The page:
Trump is responding to his Wisconsin setback in characteristic fashion by heaping more attacks on Cruz. Last night, at a Long Island rally, he led a crowd in chants of “lyin’ Ted” and revisited the “New York values” moment. Will this help him roll to a landslide in the April 19 primary where 95 delegates are at stake?

It is a matter of consensus among political observers that if Trump had been able to start acting like a president in the last month, the GOP race would be over. But he either can’t or won’t (he says it would be “boring as hell”), and he seems unable to resist the temptation to get into the gutter or to take the time to give serious study to issues as diverse as abortion or foreign policy. Instead of adjusting to the role of potential commander-in-chief, Trump is content to remain Trump, and his core supporters who delight in every outrageous thing or vicious attack he utters are happy about it even as the rest of the country recoils in disgust.

By contrast, in the last three months, Cruz has shown some growth. Whereas he started out in the race sounding at times like a televangelist, in his Wisconsin victory speech he seemed to be channeling some of Marco Rubio’s trademark optimism if not that of Ronald Reagan. He hasn’t changed his stance on the issues, but the tone is different lately. That’s important because the point about Cruz, who has a well-earned reputation as a bomb-thrower in the Senate that can’t get along with his GOP colleagues, is that his stance as an anti-establishment rebel was largely based on tone and tactics rather than ideology.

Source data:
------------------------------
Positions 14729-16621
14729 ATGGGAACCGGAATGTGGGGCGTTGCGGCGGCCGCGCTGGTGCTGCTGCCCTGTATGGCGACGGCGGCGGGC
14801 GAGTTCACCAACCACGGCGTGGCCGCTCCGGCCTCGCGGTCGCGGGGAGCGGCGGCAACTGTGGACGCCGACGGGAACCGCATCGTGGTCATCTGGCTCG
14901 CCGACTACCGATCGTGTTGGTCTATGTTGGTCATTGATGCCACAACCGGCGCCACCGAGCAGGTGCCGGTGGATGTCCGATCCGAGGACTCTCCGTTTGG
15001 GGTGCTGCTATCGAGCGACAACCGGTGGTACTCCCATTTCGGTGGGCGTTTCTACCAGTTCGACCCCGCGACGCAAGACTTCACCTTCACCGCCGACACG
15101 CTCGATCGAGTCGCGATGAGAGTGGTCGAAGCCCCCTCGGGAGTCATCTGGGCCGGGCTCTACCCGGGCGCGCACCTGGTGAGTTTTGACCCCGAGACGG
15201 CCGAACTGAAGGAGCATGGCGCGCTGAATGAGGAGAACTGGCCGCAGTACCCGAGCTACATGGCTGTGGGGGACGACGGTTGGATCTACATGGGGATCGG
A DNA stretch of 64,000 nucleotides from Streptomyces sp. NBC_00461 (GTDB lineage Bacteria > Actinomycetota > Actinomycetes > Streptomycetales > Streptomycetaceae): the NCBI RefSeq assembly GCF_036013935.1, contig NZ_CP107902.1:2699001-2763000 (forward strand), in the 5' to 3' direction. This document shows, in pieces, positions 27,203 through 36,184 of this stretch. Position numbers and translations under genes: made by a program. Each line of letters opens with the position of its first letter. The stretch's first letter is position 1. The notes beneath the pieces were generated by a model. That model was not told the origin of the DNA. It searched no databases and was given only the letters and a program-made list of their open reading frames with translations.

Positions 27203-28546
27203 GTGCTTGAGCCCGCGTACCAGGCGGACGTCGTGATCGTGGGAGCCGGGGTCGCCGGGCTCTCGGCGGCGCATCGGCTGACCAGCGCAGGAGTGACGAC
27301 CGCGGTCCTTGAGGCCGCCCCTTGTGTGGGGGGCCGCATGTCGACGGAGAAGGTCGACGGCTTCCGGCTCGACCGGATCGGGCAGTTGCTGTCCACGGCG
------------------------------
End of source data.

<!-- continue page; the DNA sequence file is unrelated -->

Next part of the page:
It’s true that Cruz has succumbed to the populist temptation and blasted trade deals as a betrayal of American interests and taken largely inconsistent stands on foreign policy (strong on Israel but all over the place when it comes to fulfilling U.S. responsibilities elsewhere). But take away the self-righteous attitude in which he always claimed to be the one honest man in Washington battling GOP leaders that he didn’t shrink from calling liars and, for the most part, you have a candidate that can be defended as a mainstream conservative. That is especially true when you contrast Cruz with Trump.